biracialism


Also found in: Thesaurus, Medical.

bi·ra·cial

 (bī-rā′shəl)
adj.
1. Of, for, or consisting of members of two races.
2. Having parents of two different races.

bi·ra′cial·ism n.

biracialism

the principle or practice of combining or representing two separate races, as white and Negro, on governing boards, committees, etc. — biracialist, biracial, adj.
See also: Race
Mentioned in ?
References in periodicals archive ?
In chapter five, Hinrichsen's treatment of novels that challenge the "traditional biracialism" that has long defined the US South investigates the ways these texts address "losses and longings that fail to be fully incorporable into the national symbolic order" (160).
heartland, where during the late 1990s and early 2000s biracialism,
The author also examines whether Obama's use of his own biracialism as a radiant symbol was driven by a desire to avoid a painful moral reckoning on race.
Edited volumes include "The Politics of Biracialism," special issue of The Black Scholar (2009); "Transcending Traditions: Afro American, African and African Diaspora Studies," special issue of The Black Scholar (2000); and Colonial Discourse and Post-colonial Theory: A Reader (1993).
Eric Gary Anderson has argued that the writings of Native Southerners redefine that iteration of Southern identity marked by biracialism and Indian absence:
(40.) There is no indication that once free, these workers would refuse organization, or that the Union would be willing to extend membership to black or Mexican workers, despite the Knights of Labors' biracialism in Texas or its relative inclusivity nationwide.
As would be expected, Cheryl Wall's chapter on the Harlem Renaissance discusses such well-known writers as Jessie Fauset, Nella Larsen, and Zora Neale Hurston, mentioning Fauset's connection with Du Bois and The Crisis, Larsen's literary focus on biracialism and "passing," and Hurston's grounding in folklore and the "linguistic richness of black culture," which was considered "heretical" in that era (p.44).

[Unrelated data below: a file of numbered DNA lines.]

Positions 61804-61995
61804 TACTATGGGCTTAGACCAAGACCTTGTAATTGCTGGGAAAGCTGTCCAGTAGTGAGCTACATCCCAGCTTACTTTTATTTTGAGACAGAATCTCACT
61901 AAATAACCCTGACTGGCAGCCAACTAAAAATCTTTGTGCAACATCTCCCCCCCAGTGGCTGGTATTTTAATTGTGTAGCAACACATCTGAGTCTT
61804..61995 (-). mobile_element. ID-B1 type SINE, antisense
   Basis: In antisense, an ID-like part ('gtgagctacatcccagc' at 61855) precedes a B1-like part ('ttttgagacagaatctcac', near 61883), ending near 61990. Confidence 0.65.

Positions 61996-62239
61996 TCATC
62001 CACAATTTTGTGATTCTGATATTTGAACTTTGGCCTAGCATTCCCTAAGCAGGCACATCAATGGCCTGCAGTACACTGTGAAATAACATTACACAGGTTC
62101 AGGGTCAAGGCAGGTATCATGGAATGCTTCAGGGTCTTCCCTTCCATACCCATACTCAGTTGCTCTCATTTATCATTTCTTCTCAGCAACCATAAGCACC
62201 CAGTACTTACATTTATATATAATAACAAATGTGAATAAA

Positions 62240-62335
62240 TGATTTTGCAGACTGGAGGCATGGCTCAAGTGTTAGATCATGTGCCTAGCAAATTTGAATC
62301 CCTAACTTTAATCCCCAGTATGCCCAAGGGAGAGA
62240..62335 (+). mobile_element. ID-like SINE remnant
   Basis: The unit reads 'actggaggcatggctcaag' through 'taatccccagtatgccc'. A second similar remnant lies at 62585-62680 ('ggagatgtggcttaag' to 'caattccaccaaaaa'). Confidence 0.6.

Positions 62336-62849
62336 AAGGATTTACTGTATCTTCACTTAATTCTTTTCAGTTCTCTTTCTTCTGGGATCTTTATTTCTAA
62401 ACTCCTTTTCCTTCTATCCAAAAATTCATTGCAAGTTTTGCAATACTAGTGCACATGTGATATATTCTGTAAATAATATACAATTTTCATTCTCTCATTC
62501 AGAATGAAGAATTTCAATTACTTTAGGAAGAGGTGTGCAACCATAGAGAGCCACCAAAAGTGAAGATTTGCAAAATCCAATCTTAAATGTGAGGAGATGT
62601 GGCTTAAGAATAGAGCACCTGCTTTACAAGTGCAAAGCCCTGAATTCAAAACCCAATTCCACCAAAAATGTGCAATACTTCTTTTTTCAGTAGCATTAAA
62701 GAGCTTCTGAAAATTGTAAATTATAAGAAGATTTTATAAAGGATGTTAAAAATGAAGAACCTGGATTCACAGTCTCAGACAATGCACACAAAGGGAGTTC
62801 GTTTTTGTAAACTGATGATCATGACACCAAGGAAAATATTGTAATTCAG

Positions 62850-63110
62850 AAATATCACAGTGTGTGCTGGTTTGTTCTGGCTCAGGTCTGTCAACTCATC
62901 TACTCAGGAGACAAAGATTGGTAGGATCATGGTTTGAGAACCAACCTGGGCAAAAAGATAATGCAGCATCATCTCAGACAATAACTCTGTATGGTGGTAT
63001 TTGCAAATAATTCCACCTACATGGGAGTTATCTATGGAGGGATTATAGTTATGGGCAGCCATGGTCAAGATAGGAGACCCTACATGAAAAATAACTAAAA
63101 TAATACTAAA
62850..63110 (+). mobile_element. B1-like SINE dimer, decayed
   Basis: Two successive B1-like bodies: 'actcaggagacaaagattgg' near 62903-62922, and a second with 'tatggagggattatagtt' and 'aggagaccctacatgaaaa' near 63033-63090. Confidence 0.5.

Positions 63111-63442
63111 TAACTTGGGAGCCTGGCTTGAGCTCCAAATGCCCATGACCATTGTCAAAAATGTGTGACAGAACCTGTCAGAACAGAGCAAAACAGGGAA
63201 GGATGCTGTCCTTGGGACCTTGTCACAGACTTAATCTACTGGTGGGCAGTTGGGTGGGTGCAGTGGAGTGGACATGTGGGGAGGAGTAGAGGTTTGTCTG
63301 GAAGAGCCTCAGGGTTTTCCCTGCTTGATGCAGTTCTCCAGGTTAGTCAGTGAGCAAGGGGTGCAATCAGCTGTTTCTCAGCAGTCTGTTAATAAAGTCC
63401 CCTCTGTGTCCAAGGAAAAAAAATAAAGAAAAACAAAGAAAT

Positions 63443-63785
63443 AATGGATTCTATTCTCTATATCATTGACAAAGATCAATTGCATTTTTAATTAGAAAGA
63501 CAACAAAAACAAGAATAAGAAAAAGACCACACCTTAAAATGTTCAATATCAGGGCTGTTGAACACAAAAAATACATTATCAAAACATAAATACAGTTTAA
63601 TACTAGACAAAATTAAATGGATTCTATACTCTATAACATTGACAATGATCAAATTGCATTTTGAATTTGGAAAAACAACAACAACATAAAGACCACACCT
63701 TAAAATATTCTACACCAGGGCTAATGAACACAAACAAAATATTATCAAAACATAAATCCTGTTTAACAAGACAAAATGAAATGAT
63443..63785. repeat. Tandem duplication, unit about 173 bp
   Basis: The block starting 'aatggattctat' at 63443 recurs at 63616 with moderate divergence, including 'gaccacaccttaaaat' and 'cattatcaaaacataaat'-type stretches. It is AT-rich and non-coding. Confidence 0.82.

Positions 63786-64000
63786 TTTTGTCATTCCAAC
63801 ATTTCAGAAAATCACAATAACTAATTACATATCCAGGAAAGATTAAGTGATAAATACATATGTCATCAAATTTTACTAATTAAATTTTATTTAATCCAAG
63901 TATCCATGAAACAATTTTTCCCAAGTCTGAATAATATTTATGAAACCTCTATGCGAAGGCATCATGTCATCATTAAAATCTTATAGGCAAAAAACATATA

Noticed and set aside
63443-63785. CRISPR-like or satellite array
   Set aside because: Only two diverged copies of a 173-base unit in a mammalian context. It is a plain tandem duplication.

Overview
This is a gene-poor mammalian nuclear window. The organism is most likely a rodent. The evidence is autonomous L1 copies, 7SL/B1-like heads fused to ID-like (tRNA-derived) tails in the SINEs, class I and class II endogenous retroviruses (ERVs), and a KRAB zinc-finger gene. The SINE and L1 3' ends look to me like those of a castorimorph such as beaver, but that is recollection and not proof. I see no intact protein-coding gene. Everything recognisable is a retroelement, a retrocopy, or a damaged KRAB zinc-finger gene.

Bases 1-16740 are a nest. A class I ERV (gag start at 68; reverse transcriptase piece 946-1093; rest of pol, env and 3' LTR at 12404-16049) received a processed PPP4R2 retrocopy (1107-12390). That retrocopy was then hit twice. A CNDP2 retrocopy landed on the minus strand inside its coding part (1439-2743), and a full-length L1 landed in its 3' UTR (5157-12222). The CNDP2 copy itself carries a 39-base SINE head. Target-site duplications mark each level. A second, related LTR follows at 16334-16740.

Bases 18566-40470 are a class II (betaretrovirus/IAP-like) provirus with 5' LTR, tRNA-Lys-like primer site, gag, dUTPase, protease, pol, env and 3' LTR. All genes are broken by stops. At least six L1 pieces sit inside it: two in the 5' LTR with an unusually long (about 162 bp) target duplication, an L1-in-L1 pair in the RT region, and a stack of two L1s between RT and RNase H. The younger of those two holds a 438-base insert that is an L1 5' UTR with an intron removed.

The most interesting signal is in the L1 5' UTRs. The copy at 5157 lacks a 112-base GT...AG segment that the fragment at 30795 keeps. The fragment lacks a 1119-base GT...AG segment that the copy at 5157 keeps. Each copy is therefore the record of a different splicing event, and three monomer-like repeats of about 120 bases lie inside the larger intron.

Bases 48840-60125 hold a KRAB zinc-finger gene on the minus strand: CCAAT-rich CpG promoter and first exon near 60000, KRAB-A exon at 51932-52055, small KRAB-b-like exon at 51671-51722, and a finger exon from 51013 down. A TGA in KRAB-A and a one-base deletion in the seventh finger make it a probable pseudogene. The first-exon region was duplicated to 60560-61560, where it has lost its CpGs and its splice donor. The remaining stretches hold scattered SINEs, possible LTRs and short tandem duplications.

This biracialism, however, created barriers to working-class white women's participation in feminist action.
Similar hopes remain with Bell, whose "Candorville" comments on politics, current events, poverty and biracialism. "Artists like me just want a chance" he says.
Toward the end of the interview Stewart changed her approach to discussions about race and, rather than denying that her racial identity had any significance, began to assert that, on the contrary, her biracialism had a positive impact on her life and was something of which she was proud.
According to Jacobson, 1924, the year of the Johnson-Reed Act, marks the historical moment when this multiracial order and its "probationary white groups" began to yield to a "reconsolidated" form of whiteness "granted the scientific stamp of authenticity as the unitary Caucasian race" (8), as the "earlier era's Celts, Slavs, Hebrews, Iberics, and Saracens, among others," were rechristened "the Caucasians so familiar to our own visual economy and racial lexicon." In Faulkner's South, the fundamental biracialism of this new phase of U.S.
In providing deeply historicized, theoretical analyses of the literary mulatta, however, both The Tragic Mulatta Revisited and The Mulatta and the Politics of Race enhance current debates about hybridity, biracialism, and multiculturalism as they relate to U.